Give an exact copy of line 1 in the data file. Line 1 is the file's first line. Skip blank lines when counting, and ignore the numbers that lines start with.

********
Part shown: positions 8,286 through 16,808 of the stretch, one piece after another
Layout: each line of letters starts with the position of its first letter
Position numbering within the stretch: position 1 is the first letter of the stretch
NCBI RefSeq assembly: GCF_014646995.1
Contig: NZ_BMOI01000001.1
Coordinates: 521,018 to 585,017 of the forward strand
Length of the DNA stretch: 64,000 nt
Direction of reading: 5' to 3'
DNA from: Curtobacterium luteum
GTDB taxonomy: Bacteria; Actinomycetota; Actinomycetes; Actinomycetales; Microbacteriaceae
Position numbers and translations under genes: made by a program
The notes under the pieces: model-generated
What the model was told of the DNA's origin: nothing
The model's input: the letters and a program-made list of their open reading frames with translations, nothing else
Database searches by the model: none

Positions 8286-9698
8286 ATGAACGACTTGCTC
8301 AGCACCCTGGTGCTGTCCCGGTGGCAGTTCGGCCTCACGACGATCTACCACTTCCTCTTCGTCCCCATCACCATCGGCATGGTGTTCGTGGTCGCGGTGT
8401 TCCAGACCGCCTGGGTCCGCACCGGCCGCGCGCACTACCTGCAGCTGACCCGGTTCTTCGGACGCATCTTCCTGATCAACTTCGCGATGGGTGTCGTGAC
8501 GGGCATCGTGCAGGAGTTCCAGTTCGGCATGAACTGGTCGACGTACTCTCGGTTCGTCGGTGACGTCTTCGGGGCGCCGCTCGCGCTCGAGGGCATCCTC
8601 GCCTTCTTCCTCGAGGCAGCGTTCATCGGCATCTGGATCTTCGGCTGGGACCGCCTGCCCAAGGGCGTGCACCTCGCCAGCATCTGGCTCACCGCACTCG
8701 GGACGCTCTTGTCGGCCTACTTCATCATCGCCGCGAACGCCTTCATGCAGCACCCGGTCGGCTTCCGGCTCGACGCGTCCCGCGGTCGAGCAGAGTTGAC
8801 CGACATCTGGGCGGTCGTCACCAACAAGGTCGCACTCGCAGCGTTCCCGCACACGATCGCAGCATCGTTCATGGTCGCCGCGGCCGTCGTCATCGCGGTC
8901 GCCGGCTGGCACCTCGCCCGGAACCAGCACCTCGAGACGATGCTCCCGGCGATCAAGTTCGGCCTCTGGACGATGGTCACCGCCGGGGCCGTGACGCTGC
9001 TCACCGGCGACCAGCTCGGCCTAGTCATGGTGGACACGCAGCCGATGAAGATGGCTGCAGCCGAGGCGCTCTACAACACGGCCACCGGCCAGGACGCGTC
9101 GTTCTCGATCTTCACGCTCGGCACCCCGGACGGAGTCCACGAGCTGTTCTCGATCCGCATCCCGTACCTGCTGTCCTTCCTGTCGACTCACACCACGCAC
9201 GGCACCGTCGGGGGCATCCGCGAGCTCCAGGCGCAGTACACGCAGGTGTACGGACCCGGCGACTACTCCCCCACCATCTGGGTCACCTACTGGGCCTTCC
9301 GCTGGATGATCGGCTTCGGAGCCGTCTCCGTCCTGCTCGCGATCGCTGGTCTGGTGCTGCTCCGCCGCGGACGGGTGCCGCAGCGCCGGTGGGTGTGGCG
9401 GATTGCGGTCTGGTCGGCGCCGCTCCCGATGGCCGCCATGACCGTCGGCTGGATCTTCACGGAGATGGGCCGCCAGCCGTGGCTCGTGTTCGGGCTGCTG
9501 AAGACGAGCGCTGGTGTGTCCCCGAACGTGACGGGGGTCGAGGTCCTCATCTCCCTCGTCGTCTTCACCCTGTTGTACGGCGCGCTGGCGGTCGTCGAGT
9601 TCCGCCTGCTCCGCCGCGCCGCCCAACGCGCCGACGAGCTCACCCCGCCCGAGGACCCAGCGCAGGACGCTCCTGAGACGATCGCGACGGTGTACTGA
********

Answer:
Part shown: positions 8,286 through 16,808 of the stretch, one piece after another